While mirroring Friday’s slim trading range, April natural gas futures traded at a significantly lower level on Monday. After trading down in Sunday’s Access session, April natural gas opened on Monday at $6.610, put in a high of $6.620 soon after, and set its sights lower for the remainder of the day. The prompt-month contract pushed as low as $6.470 before rebounding later in the afternoon to settle at $6.547, down 24.3 cents from Friday.

Monday’s settle was a nine-month low for front-month natural gas. On May 31, 2005, the July 2005 natural gas futures contract closed at $6.379.

With futures continuing to come off the $15.780 high back in December, the question is how low can the market go? According to one Washington, DC-based broker, “$6 is not out of the question” given current fundamentals.

“Everybody out there is pulling back and saying they will play for lower prices,” he said. “The real question is when will people look at the ‘carry’ out there and say, ‘I will buy the front month and sell the back and store it.’ The problem is with the amount of gas in storage; finding a place to put gas is not the easiest task in the world these days. Maybe that limits some of the desire to do that.”

The broker noted that the carry between now and January currently sits at $3.825. “That fact has certainly not escaped the notice of plenty of people,” he said. “However, with that carry widening…it is a continually bearish sign. The questions are how low is low enough; and when does all the demand that was priced out by the run-up to $15 come back in? Is most of that demand gone for good or simply temporarily gone?” (see related story).

As for the on-again, off-again relationship with crude futures, the broker said weakness in crude Monday could have played into the drop in natural gas. April crude sank $1.26 to close at $62.41/bbl.

“It was odd that crude was down Monday,” the broker said. “The Nigerian militants appear to be ratcheting things up and Iran continues to say that it is going to do what it wants to do, despite the international community’s wishes. While you would think that would add fresh juice into the geopolitical equation, none of that seemed to matter Monday.”

IFR Energy Services analyst Tim Evans said he continues to see natural gas futures limping lower in the short term. “The colder temperatures in the western U.S. are more of an offset to eastern warmth, but prices have once again failed to hold a prior low, confirming that for all of its short-term oversold condition, it remains too weak for much of an upward correction,” he said. “There’s still no floor here. The bearish fundamentals aren’t fresh, though, so we’d expect the market to grind lower rather than plunge.”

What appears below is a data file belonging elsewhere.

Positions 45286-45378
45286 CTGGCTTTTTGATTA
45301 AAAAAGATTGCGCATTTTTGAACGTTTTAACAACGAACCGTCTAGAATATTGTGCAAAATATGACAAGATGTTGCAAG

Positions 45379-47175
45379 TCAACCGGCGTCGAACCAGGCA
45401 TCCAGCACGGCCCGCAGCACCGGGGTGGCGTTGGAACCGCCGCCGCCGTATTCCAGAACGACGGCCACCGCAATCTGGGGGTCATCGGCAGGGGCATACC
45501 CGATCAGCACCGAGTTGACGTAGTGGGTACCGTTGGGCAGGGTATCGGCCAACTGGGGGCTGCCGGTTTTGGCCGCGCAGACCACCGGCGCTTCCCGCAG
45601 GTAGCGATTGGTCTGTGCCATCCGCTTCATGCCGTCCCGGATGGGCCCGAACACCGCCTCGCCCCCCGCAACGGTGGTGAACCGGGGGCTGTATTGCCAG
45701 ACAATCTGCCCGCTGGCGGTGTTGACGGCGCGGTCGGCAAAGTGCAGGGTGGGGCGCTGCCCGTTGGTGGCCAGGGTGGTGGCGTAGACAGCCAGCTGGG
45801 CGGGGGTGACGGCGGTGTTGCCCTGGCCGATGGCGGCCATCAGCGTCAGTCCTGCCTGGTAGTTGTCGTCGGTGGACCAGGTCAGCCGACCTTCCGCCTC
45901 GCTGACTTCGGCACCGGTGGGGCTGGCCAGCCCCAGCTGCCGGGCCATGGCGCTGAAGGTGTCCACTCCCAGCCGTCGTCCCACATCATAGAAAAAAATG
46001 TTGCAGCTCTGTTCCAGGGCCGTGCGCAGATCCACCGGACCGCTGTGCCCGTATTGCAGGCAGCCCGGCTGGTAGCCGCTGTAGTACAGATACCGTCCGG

Debate swirls concerning last week’s stout withdrawal from inventory. The 171 Bcf draw was way ahead of the temperature-based regressions typically used by analysts, and it raises the question of the return of industrial demand ravaged by the Hurricanes Katrina/Rita-driven price spikes. Kyle Cooper of Citigroup believes that at this point it is indeterminate whether the 171 Bcf draw was the result of gas being forced out of storage due to contractual or operational reasons or if some of the “destructed” demand is returning. “I think one of the things going on is that you have some forced gas coming out, but that can’t go on forever. If this happens for a couple of weeks, you may have something going on. It (would begin) to say that the fundamentals are working.”

Others aren’t so sure that the large draw is the result of storage operators foisting gas onto the market. A Texas marketer said the majority of the increased demand appears to be real burning of incremental gas. “I don’t subscribe to a forced withdrawal. My theory is we’ve hit the industrial floor.” He cited demand from gas-intensive nitrogen fertilizer plants that are now profitable ahead of the spring planting season.

Terra Industries announced late last month that it planned to resume nitrogen production March 1 at its plants in Yazoo City, MS, and Billingham, Teesside, UK (see Daily GPI, Feb. 28). Terra cited lower natural gas prices and the approach of the spring planting season as the reasons for the restart of production. Another factor hinting at the return of industrial demand is the relatively nominal use of residual fuel. This may be a sign that lower gas prices are spurring substitution, others said.

Weather patterns may still give the edge to the bears. The National Weather Service in its most recent six-to-10 day forecast shows widely divergent temperature regimes for the East and West. Along a “fault” line that extends from northern Michigan to central Texas the more heavily populated Midwest and East are expected to see warmer than normal temperatures, but states from the Great Plains to California are anticipated to be below normal readings.

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